It’s been a frantic two-weeks of campaigning in Catalonia for the snap regional elections on Thursday. This comes after the Spanish government took direct control of Catalonia in October after the region voted for independence. Final poll numbers show a split among Catalans though, with half wanting to stay with Spain.
CGTN’s Al Goodman reports.
The end of an unusual campaign for Catalan parliament, before Thursday’s elections, watched closely by Spain and the European Union.
How unusual this candidate, the deposed Catalan vice president, is in prison in Madrid, charged with rebellion and pushing for Catalonia’s independence, while the ousted Catalan president is campaigning from Brussels.
He is facing arrest if he comes home, for trying to unilaterally break Catalonia away, which is not allowed under Spanish law.
“It’s absolutely unusual. It’s a very weird campaign,” said Oriol Bartomeus, political science professor at the Autonomous University of Barcelona. “We have almost 10 people, candidates, that are even in jail or in Belgium.”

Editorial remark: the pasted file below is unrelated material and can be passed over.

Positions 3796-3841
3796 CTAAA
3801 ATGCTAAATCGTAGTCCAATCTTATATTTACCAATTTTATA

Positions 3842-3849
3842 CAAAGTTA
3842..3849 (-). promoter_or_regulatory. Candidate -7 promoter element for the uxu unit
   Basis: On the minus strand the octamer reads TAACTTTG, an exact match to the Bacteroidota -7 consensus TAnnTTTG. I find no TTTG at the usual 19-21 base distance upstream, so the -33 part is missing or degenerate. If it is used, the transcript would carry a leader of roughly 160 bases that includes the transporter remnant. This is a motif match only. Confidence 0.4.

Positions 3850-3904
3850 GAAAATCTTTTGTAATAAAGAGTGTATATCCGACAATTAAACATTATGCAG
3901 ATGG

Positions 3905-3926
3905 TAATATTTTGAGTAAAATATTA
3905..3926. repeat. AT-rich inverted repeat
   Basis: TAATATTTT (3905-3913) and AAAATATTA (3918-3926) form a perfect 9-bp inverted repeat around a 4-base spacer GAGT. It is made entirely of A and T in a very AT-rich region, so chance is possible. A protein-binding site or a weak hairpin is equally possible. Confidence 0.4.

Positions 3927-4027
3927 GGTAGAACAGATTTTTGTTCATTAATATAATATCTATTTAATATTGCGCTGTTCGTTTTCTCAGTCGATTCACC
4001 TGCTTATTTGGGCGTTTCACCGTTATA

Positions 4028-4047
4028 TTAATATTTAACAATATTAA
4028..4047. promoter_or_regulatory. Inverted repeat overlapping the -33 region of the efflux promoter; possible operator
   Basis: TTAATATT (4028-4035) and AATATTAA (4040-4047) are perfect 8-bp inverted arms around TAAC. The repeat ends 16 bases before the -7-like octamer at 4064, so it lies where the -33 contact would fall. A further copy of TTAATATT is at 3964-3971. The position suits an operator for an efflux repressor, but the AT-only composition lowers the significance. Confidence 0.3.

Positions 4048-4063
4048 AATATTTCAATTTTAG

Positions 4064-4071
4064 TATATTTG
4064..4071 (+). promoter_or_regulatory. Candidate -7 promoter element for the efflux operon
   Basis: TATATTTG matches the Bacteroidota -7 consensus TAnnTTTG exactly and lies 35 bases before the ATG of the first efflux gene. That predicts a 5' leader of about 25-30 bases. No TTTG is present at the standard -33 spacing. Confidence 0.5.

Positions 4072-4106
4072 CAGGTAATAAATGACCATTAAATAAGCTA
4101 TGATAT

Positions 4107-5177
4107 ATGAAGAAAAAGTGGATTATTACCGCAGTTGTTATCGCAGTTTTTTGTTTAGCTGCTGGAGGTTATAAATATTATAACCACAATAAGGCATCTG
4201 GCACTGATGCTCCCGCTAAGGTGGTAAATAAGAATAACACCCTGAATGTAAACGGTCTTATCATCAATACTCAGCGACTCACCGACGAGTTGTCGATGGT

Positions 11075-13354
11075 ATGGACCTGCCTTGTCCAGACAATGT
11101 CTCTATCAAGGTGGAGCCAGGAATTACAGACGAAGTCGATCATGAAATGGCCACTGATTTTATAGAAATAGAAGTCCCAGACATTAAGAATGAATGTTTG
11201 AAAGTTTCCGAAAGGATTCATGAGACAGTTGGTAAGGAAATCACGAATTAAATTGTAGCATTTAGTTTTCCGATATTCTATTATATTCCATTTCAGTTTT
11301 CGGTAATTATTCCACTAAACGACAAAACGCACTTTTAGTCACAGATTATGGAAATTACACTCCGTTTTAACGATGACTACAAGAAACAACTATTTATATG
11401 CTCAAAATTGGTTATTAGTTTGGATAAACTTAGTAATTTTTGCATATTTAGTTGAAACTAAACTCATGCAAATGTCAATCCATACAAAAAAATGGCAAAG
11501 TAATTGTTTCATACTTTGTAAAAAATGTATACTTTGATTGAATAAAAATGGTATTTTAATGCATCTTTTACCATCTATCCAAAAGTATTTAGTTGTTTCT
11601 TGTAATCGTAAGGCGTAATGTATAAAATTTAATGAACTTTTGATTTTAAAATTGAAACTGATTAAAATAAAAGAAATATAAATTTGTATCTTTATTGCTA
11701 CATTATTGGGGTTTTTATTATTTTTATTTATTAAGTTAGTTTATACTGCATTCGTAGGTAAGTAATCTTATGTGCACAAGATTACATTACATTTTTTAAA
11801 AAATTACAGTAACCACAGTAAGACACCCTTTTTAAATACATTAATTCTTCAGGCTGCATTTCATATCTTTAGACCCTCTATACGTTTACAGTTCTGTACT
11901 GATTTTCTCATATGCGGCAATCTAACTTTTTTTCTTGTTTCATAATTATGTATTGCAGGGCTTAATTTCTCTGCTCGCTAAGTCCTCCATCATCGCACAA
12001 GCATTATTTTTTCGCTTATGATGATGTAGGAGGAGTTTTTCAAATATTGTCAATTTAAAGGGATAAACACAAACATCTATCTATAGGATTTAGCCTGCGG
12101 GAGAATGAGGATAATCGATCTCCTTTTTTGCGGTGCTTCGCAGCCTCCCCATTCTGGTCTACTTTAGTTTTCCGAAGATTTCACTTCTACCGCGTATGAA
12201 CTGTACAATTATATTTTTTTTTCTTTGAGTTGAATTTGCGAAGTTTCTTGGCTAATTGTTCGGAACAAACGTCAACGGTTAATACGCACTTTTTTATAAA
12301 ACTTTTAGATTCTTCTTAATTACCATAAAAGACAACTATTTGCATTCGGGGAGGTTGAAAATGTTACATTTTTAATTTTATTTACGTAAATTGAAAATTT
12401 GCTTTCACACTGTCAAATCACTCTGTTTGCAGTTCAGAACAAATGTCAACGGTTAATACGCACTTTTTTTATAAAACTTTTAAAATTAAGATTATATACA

The political science professor said a record turnout of around 80 percent is predicted.
Analysts said that might help unionists, like the Citizens Party, which wants to stay in Spain.
Support for independence is strong in the three Catalan provinces surrounding Barcelona. And in those provinces, under the proportional voting system here, it takes far fewer votes to win a seat in parliament than in heavily populated Barcelona province.
With the election headed to a razor thin finish, it’s unclear whether either side will come away with a decisive victory and enough support to form a ruling coalition.